For Pickles:

Pickling cukes


Fresh spicy pepper (a jalapeño would work, but any spicy pepper is great) OR red pepper chili flakes

Yellow mustard seed

Fresh dill (if you don't have fresh, dried is fine)


Equipment Needed:

Canning Pot

Pint Jars (or Quart if you want to go big!)

New lids for sealing

Tongs and/or can removers

Step One - Soak Cucumbers

Cut cukes, removing ends and sizing the slices to the size of the jars you will use, and set in water, salt and ice. Use about three TBSP of salt for 5 pounds of cukes. Let sit anywhere between 4 and 24 hours.

Step Two- Make Brine

Begin this step when you're ready to pickle. Put the brine measurements into a separate pot and bring to a boil. 1:1 water to white vinegar, and 1/3 cup salt for every 8 cups of liquid. Once boiling, reduce to a simmer.

Step Three - Sterilize Jars

Fill canning pot with water, bring to a boil. To sterilize, wash jars with soap and water, then place in boiling water for 10 minutes. Remove and set aside. Be mindful not to touch the insides of the jars with your hands as that will de-sterilize them. Sterilize lids in a smaller pot as well

Step Four- Fill Jars

Drain cucumbers. Trim them to the length of the jar if you haven't already, if they are not already short enough. Jars should have 1/4 inch of space between liquid and jar top.Pack cucumbers, dill (1-2 sprigs), and garlic (one clove for a pint jar). Really, PACK them in there.

Add spices: Pour 1 tsp yellow mustard seed, 3/4 tsp (or more or less depending on the spice you want, I like them spicy!), 6 peppercorns on top of cucumbers.

Pour brine over pickles, covering them, but leaving 1/4 inch until top of jar.

Remove lid from small pot with tongs, being mindful not to touch lids. Screw on cap so that it is not tight, so that air can escape from jars as you water process them.

Place jars in canning pot and water process for 15 minutes. (If you do not have a canning pot with a metal insert to hold cans, make sure to put a buffer between your glass jars and the bottom of the metal pot, like an old dish towel. Your jars will break if they touch the hot metal. Heck, they might break anyways if you're reusing jars. That's just the way it goes sometimes.)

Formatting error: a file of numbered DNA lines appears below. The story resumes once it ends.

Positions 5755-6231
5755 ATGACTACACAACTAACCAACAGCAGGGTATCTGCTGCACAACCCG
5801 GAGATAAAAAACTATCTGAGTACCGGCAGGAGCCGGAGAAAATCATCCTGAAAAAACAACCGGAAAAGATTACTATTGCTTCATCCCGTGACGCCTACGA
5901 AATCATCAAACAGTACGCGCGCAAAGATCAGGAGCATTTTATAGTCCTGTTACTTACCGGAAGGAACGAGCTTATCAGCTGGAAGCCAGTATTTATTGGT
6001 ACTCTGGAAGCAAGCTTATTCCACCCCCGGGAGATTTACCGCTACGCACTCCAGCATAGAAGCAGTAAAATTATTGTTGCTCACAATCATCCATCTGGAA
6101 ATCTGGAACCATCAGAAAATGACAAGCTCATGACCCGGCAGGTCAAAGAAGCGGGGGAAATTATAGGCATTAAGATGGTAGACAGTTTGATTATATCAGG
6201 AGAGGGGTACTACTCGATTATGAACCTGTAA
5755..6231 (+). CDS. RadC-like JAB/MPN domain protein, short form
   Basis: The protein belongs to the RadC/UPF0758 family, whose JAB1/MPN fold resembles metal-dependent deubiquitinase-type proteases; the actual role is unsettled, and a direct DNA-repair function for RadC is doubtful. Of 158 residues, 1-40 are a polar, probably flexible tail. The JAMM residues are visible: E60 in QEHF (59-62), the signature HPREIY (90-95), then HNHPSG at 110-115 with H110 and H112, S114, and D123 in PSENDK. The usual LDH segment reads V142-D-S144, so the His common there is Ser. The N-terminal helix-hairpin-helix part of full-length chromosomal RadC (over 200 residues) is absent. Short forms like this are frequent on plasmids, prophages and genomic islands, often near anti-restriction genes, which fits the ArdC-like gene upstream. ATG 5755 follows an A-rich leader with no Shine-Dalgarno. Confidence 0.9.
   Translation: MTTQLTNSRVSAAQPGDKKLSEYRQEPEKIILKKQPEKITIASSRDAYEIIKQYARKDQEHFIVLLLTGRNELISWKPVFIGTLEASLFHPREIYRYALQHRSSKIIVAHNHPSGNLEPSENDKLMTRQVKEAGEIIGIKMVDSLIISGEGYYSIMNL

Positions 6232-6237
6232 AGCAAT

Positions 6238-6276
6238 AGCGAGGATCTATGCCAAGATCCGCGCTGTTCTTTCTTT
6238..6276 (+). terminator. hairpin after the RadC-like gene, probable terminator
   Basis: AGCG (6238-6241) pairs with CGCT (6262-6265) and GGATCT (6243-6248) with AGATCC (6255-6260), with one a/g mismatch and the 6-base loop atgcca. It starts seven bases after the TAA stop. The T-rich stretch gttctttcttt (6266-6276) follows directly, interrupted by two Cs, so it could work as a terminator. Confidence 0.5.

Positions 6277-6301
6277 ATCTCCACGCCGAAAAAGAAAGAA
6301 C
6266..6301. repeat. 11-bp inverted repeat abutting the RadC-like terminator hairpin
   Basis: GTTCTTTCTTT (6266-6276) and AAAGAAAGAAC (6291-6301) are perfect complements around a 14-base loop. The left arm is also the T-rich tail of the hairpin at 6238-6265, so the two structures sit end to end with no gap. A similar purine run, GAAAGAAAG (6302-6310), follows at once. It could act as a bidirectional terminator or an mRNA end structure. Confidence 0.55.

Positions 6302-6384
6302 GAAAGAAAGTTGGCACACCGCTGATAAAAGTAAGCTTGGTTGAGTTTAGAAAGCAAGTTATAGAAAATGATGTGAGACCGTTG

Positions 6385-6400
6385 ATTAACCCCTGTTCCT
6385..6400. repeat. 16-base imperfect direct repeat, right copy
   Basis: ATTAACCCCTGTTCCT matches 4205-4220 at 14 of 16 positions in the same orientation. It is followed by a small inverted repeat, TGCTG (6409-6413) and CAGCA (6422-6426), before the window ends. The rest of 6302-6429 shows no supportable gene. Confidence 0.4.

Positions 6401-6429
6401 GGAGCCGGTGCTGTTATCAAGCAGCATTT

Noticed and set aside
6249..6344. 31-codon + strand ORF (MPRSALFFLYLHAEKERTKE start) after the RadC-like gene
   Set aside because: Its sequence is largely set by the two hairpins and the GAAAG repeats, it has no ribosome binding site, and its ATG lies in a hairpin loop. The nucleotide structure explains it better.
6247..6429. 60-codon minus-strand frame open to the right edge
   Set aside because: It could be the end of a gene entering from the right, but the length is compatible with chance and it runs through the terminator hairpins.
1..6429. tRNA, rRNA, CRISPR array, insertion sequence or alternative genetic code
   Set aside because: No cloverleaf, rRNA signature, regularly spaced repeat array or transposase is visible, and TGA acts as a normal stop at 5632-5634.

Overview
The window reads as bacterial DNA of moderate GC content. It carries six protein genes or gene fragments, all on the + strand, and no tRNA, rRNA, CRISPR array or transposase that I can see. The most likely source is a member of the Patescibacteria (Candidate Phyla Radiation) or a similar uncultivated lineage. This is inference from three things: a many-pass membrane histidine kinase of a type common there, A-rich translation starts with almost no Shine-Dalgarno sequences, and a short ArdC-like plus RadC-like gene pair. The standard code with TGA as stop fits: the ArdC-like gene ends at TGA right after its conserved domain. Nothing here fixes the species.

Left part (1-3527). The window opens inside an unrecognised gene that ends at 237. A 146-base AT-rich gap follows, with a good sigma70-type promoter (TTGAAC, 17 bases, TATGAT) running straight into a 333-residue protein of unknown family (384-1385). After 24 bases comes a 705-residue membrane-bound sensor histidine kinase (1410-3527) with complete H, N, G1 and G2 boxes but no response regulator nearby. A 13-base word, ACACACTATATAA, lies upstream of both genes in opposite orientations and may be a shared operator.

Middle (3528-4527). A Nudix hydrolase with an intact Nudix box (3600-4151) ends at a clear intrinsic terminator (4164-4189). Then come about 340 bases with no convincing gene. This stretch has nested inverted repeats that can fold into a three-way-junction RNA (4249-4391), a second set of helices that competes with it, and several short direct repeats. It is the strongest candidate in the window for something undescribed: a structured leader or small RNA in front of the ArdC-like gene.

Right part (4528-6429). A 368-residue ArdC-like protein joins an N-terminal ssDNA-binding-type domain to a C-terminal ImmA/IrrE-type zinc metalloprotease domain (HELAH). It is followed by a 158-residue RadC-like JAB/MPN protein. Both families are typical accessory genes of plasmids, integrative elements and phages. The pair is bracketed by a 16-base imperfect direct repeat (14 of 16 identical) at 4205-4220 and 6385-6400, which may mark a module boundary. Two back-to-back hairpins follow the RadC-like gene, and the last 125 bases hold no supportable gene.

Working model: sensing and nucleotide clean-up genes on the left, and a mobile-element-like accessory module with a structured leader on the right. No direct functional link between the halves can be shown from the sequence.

Interested in some farm therapy? Come hang out with us on a Wednesday mornings as we tend garden and farm beds and take a bite out of weed crime. Great conversation to be had. Find us in the garden or out in the main fields on Wednesdays from 8:00am 'til 10:00 am!

Evening in garden west

Evening in garden west


As you know by now, this here Farmer's Log is a journal of whimsical and practical musings and a good way to get to know your farm and us farmers a little better.

We thought we'd offer a little compendium this week, for members old and new, of past Farmer's Logs.

Did you know, Green Valley is really wild place? Read about it here, or hear tell of the mysterious flight of the owlets, oak trees, and one quick little baby turkey!

Have you ever wondered about your farmers' super hero powers and their favorite Spice Girls, when they fell in love with farming, what they talk about in the field, or what a week in the life is like?

Ever wondered if there is a ghost on the farm?

The answers to your questions are at your fingertips as we finally got around to uploading old Farmer's Logs to the website.

Enjoy the stories and as always...

See you in the fields,

David & Kayta